The Mamiya Brothers (間宮兄弟, Yoshimitsu Morita, 2006)

mamiya-brothersEver the populist, Yoshitmitsu Morita returns to the world of quirky comedy during the genre’s heyday in the first decade of the 21st century. Adapting a novel by Kaori Ekuni, The Mamiya Brothers (間宮兄弟, Mamiya Kyodai) centres on the unchanging world of its arrested central duo who, whilst leading perfectly successful, independent adult lives outside the home, seem incapable of leaving their boyhood bond behind in order to create new families of their own.

Older bother Akinobu (Kuranosuke Sasaki) and younger brother Tetsunobu (Muga Tsukaji) live together in a small apartment in Tokyo where they enjoy hanging out keeping track of baseball games and watching movies rented from the local store where Akinobu has a crush on the cashier, Naomi (Erika Sawajiri). They are perfectly happy but sometimes frustrated that they don’t have girlfriends so they decide to host a curry party and invite Naomi over in the hopes that she might develop an affection for Akinobu. So that she won’t feel weird about going to the house of two middle-aged guys she doesn’t really know, Tetsunobu invites a reserved teacher, Yoriko (Takako Tokiwa), from the primary school he works at as a caretaker though he “never dates coworkers” and is only really asking her as a backup for Akinobu.

Against expectation the both ladies agree to attend the curry party which actually goes pretty well though neither man is fully capable of following up on the opportunities presented to him. Outside events provide a distraction as Akinobu is swept into his adulterous boss’ divorce crisis and Tetsunobu becomes fixated on a damsel in distress who has no desire to be rescued by him. As much as the boys might want to form independent relationships for female companionship, their brotherly bond is more akin to a marriage in itself leaving both of them unwilling to abandon the status quo for a new kind of happiness.

These kinds of closely interdependent sibling relationships are more often seen between sisters, often as one or both of them has rejected offers of marriage for fear of leaving the other on the shelf. Elderly spinsters and their histories of unhappy romance are almost a genre in themselves though they often present the peaceful co-existence of the two women as a double failure and ongoing tragedy rather than a perfectly legitimate choice each may have made to reject the normal social path and rely solely on each other. The Mamiya Brothers neatly subverts this stereotype, presenting the relationship of the two men as a broadly happy one though perhaps tinged with sadness as it becomes clear that the intense bond they share is holding each of them back in a kind of never ending childhood.

Indeed, though they live alone together and have steady jobs, whilst in each other’s company the brothers regress back to childhood by spending their spare time riding bikes around the neighbourhood and playing on the beach. They are each keenly aware of how they must appear to members of the opposite sex and are always mindful not to appear “creepy”. Accordingly, they’re careful about which DVDs they check out so that Naomi doesn’t get a bad impression of them, and they’re sure to make it clear that both girls can bring other people to their parties so they won’t think there’s anything untoward going on. Throwing quick fire questions back for and constantly making references to private jokes the boys are effectively a manzai duo performing for an audience of two, perpetually suffocating inside their self made bubble.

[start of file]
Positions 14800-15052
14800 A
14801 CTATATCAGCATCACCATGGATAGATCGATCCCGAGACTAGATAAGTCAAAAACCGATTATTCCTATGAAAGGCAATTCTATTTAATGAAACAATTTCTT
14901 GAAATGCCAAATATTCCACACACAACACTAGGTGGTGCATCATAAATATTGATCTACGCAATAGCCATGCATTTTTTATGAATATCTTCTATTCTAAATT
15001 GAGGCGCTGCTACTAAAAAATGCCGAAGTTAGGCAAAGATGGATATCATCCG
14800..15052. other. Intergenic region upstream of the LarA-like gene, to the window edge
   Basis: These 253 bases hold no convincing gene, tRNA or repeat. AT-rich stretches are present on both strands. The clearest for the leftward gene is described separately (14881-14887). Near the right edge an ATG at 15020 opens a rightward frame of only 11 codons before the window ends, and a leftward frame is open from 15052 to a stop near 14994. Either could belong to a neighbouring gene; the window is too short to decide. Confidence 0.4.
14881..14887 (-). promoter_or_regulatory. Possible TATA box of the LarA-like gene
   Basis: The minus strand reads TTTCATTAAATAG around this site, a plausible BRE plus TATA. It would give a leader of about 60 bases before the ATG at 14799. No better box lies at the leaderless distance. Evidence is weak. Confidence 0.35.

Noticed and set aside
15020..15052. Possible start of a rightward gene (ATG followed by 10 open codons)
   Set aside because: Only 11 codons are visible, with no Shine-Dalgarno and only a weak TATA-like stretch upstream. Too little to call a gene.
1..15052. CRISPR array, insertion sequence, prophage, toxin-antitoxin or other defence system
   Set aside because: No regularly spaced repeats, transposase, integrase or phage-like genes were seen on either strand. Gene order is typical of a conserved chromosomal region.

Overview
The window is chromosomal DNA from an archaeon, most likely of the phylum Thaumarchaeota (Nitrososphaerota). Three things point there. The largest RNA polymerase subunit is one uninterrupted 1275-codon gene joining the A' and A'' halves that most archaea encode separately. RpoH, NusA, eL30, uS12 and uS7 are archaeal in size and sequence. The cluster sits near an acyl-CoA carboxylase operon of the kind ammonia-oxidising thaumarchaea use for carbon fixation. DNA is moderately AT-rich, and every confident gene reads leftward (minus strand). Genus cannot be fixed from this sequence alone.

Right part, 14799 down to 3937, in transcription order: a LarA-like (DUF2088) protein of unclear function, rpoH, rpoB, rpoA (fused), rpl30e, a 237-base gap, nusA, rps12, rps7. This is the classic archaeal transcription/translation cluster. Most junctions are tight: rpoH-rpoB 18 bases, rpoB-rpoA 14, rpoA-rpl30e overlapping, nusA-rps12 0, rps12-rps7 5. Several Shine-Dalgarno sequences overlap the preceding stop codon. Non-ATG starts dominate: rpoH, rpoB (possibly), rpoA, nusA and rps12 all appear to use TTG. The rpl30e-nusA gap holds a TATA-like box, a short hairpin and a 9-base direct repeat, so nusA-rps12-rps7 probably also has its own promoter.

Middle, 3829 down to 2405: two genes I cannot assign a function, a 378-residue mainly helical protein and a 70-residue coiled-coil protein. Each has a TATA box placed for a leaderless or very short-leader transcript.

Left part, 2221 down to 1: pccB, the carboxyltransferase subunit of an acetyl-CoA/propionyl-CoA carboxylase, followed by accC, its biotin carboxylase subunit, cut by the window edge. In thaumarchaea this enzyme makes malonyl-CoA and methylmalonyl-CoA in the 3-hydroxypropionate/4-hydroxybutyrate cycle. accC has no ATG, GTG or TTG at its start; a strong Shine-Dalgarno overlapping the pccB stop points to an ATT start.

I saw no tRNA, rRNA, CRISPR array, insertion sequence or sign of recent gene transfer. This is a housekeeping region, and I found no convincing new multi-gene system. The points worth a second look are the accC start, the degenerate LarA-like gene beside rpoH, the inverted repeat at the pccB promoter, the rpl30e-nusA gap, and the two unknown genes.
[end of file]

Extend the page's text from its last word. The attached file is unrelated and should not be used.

Though they might not find love, the boys do at least make some new friends. Naomi’s sister, Yumi (Keiko Kitagawa), is exactly the kind of girl they’d usually steer clear of lest she begins to make fun of their old fashioned ways yet she actually becomes an ally and even a friend after spending time hanging out in the brothers’ odd little world. Yumi and Naomi are, in many ways, almost as closely connected as Akinobu and Tetsunobu though they both currently have boyfriends even if they find them equally disappointing.

The teacher, Yoriko, also finds herself unlucky in love as she pursues a relationship with a colleague who doesn’t seem particularly invested in her and is lackadaisical about even the smallest forms of commitment. Tetsunobu seems to have discounted her as a romantic partner under his “no coworkers” rule and is either unaware or deliberately ignoring her growing feelings for him. It may be that he invited Yoriko as a love interest for his brother precisely because he was interested himself and wanted to eliminate the problem, but he may come to regret outwardly rejecting this chance of mutual affection turning into something more solid.

When push comes to shove it might just be that the Mamiya Brothers are happiest in their own company and have no desire to move on and leave their arrested development behind. Though tinged with a degree of lingering sadness as it appears the boys do have a desire to form bonds outside of their mutually dependent bubble, they are after all quite happy and mostly fulfilled in their life together. Cute and quirky, if at times melancholic, The Mamiya Brothers is a strange tale of modern romance in a world where no one really grows up anymore. The brothers are clearly not afraid of broadening their horizons, but might prefer to continue doing so together rather than finding their own, independent, paths.